The gut microbiome (a word used to describe all of the genetic material within a collection of microorganisms in a specific niche, such as the human gut) is a hot topic of research at the moment and its effect on our own health has been the subject of much discussion.
The gut microbiome has been linked with a number of conditions, including anxiety, gastrointestinal issues and irritable bowel syndrome.
So, what does this mean for the way we exercise? Spokes Performance Coaching's Will Newman considers the importance of 'mastering' your gut microbiome...
What is gut microbiome?
The microbiome is involved in many useful processes, such as the production of vitamins and fat storing hormones, as well as allowing the fermentation of certain food groups and preventing the overgrowth of harmful strains.
It's prudent to view the microbiome as a form of organ in itself, due to its massive role in the responses of the nervous, endocrine and immune systems.
It's thought that the microbiome develops as early as when you're in the uterus, with the passage through the birth canal leading to intake of bacteria and yeasts through your skin.
It's a subject of some controversy as to whether bacteria are present in the foetus, or whether they are sterile and, due to ethical reasons, this has only ever been studied in rodents.
Once in the world, human touch, breast milk and food allow the intake of more species which eventually inhabit the gut of the infant.
Breast-fed infants have more Bifidobacterium, which are more beneficial than the enterobacterium found in milk formula. It appears the pre-biotic nature of natural breast milk nourishes growth of already present bacteria.
By the age of five years old, children may have had many cases of gastroenteritis due to a reduced capacity for immunity, meaning a large variation occurs in the make-up of the microbiome over the years.
In adults, our diet, stress, sleep schedule, weather, environment, genetics, mood, sex life and even preference for certain foods influence our microbiome, which can be receptive to change in a matter of days or weeks.
Gut microbiome and general health
The overuse of antibiotics in the past has more recently been reconsidered due to the damage it does to your gut flora, killing all bacteria indiscriminately and ensuring even beneficial species are eradicated.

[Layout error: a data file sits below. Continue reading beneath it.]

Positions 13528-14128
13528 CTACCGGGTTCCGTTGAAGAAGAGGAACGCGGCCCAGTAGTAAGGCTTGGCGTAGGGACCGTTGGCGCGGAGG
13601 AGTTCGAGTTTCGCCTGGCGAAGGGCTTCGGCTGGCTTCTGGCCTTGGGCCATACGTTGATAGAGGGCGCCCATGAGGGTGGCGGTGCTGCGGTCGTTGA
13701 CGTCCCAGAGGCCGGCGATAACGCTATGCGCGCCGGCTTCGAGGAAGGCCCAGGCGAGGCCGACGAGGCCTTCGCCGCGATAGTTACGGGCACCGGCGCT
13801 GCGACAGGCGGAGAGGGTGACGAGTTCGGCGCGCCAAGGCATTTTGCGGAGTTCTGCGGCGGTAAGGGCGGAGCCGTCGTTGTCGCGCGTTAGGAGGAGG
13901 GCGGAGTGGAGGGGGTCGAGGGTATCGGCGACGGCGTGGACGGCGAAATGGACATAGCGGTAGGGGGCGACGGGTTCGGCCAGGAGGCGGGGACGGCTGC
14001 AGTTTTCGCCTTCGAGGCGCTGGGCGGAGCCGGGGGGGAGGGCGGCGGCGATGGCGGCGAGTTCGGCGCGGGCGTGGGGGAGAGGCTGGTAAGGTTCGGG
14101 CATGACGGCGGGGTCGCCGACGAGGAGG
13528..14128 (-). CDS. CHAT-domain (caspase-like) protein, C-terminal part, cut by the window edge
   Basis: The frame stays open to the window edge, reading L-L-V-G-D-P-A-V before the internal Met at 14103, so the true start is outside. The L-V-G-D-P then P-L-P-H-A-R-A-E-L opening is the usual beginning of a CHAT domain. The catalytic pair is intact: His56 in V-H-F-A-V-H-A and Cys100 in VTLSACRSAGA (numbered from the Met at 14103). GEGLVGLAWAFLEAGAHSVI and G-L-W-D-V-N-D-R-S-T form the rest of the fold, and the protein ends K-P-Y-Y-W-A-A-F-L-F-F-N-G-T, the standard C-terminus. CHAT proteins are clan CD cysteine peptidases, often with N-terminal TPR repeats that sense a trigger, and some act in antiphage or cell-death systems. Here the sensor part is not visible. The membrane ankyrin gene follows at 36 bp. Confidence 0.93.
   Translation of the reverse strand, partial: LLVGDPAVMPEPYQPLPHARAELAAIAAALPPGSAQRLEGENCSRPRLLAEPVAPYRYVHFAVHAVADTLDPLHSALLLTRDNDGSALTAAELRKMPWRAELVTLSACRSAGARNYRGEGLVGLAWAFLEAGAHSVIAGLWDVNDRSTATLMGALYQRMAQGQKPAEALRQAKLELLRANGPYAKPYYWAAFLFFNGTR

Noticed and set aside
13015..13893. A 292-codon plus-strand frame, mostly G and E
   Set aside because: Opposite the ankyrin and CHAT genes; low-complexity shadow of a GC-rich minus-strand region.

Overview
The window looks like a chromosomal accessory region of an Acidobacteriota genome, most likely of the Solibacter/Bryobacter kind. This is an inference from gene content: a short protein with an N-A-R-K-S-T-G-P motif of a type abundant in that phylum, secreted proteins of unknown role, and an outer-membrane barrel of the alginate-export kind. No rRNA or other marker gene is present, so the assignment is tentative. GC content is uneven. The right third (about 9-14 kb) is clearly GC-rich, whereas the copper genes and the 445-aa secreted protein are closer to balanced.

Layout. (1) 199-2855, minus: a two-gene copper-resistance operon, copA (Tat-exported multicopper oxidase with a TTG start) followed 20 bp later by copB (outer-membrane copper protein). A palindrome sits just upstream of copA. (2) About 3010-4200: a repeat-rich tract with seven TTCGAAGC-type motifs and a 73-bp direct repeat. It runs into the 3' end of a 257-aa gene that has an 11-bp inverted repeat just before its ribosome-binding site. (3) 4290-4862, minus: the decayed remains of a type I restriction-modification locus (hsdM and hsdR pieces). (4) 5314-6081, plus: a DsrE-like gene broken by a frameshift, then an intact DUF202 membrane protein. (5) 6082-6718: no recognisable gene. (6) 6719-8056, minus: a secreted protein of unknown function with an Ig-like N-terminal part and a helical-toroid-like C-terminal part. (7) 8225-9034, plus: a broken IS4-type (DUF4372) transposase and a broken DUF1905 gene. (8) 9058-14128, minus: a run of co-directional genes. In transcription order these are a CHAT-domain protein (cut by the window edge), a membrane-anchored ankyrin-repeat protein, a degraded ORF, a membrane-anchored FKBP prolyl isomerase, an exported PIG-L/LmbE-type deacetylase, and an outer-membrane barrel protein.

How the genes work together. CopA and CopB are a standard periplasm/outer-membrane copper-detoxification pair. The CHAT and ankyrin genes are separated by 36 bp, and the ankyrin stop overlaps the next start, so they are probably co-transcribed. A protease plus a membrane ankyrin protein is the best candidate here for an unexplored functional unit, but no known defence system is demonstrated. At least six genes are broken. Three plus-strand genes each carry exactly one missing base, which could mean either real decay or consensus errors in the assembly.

This can lead to negative strains 'possessing' the environment and can cause undesirable health outcomes. Even a simple caesarean section can reduce the transmission of bacteria from mother to baby and this can increase the risk of Type 1 diabetes, metabolic diseases and even depression. Vaginal birth may in fact play a role in helping healthy bacteria to thrive.
Overgrowth of the small intestinal bacteria due to changes in stomach acidity can also promote gastrointestinal conditions, bloating, diarrhoea and fatigue, but these are just the tip of the iceberg for microbiome disruption.
Cancer, diabetes, depression and other major health disorders are thought to stem partly from reductions in microbial diversity in the gut flora, as well as the propensity for individuals to respond to treatment.
Even a lack of exposure to certain bacterial strains can influence the digestion of and production of short chain fatty acids, which can cause immune changes and influence the development of breathing conditions like asthma.
So, we should not just view our stomach and intestines as distant and only for food – in the next 50 years I think this will be a fundamental area for scientific advancements.
How to personalise your approach to gut health
Our Nutritionally Fit page has a range of opinions and diets that people follow and we often see animosity aimed at those who take a different approach.
But, like with the sweat sodium losses that Precision Fuel & Hydration measure, there are huge individual differences in the composition of our microbiota. (Unfortunately, you can only sequence this through a stool sample, which is a bit more invasive than taking a Sweat Test!).
This may explain why some people can get great results on a high carbohydrate diet, whereas others thrive on ketogenic style diets. The microbiome plays a huge role in the digestion of material and even the storage of fat, and so we must be careful in buying into blanket "one-size-fits-all" recommendations.
Other ways your gut can affect your health and happiness